While residing at the Jetavana monastery, the Buddha uttered Verse 323 with reference to a bhikkhu who had previously been an elephant trainer.
On one occasion, some bhikkhus saw an elephant trainer and his elephant on the bank of the river Aciravati. As the trainer was finding it difficult to control the elephant, one of the bhikkhus, who was an ex-elephant trainer, told the other bhikkhus how it could be easily handled. The elephant trainer hearing him did as told by the bhikkhu, and the elephant was quickly subdued. Back at the monastery, the bhikkhus related the incident to the Buddha. The Buddha called the ex-elephant trainer bhikkhu to him and said, "O vain bhikkhu, who is yet far away from Magga and Phala ! You do not gain anything by taming elephants. There is no one who can get to a place where one has never been before (i.e.. Nibbana) by taming elephants; only one who has tamed himself can get there."
Verse324 An elephant longs for the forest Dhanapāla nāma kuñjaro, kaṭukabhedano dunnivārayo Baddho kabalaṃ na bhuñjati, sumarati nāgavanassa kuñjaro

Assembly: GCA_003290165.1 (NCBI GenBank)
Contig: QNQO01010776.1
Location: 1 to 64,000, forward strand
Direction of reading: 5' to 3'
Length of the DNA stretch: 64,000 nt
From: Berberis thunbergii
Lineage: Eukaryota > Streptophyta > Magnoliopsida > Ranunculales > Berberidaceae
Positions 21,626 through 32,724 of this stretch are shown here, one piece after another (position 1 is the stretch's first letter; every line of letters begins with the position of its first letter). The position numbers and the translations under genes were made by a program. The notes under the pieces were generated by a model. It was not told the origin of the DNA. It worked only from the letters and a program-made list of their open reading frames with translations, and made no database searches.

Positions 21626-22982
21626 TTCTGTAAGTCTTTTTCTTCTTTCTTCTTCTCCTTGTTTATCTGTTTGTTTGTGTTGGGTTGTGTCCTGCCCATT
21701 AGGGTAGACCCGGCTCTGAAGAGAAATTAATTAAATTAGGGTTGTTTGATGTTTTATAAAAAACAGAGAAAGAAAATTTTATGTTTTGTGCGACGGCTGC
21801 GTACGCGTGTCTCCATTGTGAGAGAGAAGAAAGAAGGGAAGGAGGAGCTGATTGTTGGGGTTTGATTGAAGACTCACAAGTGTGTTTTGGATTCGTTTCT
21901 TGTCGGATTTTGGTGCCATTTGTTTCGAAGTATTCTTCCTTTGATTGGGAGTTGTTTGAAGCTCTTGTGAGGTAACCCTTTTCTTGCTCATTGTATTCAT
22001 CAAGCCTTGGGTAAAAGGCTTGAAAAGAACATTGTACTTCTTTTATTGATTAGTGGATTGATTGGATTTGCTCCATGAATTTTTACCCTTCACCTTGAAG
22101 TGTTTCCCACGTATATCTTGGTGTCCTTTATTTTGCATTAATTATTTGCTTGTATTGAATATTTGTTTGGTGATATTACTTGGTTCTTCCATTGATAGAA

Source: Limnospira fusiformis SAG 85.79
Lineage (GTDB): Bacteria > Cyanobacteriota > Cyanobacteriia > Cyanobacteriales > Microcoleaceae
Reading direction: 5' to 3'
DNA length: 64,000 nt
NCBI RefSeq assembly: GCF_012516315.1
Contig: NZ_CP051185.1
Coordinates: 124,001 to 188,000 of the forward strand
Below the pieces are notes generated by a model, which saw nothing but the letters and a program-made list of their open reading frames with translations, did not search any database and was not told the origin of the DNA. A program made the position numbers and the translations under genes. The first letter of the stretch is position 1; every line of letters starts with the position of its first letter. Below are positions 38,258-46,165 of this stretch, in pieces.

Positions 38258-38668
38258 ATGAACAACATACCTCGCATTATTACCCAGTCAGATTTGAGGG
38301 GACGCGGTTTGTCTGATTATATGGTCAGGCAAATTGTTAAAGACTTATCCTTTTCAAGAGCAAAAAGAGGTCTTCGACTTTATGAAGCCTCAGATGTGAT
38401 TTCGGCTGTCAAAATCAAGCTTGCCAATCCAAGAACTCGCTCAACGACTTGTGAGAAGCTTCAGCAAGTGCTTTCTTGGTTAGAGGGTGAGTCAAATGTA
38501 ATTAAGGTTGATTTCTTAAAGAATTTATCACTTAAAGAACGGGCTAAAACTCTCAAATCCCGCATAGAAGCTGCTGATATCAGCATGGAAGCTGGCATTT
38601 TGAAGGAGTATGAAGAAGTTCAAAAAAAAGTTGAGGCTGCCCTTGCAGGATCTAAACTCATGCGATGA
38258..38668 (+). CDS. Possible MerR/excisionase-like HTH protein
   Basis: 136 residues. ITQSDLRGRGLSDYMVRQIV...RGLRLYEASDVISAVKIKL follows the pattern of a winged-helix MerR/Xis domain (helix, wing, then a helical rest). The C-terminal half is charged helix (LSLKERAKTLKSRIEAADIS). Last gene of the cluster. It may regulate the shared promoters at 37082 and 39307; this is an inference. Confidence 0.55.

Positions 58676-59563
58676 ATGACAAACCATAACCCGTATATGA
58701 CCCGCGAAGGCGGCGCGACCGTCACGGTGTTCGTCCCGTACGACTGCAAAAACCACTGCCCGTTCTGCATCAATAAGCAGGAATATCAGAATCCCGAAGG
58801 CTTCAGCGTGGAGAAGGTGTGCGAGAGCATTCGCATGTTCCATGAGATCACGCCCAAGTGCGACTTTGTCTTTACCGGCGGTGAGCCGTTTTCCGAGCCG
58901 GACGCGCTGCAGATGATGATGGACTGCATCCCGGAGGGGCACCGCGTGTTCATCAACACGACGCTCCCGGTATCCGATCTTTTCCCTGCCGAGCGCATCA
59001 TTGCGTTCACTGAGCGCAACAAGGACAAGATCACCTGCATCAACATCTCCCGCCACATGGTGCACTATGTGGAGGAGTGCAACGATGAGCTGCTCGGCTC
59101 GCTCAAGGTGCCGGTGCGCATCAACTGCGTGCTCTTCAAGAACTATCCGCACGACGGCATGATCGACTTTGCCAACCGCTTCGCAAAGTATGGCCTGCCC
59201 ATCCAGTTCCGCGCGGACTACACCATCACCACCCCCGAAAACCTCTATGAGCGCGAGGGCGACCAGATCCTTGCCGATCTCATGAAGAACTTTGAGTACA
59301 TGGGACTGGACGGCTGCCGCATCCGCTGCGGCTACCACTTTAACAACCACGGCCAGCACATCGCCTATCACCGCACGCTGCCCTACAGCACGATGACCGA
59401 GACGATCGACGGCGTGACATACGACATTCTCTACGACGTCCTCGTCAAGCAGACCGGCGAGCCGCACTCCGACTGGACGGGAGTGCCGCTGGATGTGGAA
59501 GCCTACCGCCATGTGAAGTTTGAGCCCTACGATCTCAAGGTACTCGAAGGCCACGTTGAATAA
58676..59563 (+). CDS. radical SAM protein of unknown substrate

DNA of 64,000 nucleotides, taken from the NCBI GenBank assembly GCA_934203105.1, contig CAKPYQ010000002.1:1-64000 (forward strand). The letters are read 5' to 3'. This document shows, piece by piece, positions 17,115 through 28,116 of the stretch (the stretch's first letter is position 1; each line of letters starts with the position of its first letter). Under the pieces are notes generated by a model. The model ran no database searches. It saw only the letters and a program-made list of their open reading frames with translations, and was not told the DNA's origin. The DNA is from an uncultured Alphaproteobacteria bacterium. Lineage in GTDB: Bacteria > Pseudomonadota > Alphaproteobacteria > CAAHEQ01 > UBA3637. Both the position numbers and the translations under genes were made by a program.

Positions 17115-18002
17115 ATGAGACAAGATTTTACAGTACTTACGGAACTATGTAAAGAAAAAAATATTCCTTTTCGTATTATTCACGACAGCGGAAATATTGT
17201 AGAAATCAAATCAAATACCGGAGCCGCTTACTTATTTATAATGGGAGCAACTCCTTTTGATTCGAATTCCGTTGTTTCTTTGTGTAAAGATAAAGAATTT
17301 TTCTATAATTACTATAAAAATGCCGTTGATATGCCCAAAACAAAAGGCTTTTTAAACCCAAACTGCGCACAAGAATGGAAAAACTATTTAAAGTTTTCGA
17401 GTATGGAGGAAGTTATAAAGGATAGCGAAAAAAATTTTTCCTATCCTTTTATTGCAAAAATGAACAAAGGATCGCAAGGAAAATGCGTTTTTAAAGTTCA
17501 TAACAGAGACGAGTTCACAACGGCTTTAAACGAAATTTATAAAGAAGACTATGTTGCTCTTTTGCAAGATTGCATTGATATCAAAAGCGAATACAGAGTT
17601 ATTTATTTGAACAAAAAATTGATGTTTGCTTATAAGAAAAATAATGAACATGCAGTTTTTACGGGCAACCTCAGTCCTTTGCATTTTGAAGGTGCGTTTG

The elephant called Dhanapala, in severe must and uncontrollable, being in captivity, eats not a morsel, yearning for his native forest (i.e., longing to look after his parents).
Story related to dhammapadaVerse324: Old Brahmin
While residing at the Veluvana monastery, the Buddha uttered Verse324 with reference to an old brahmin. Once, there lived in Savatthi, an old brahmin who had eight lakhs in cash. He had four sons; when each one of the sons got married, he gave one lakh to him. Thus, he gave away four lakhs. Later, his wife died. His sons came to him and looked after him very well; in fact, they were very loving and affectionate to him. In course of time, somehow they coaxed him to give them the remaining four lakhs. Thus, he was left practically penniless.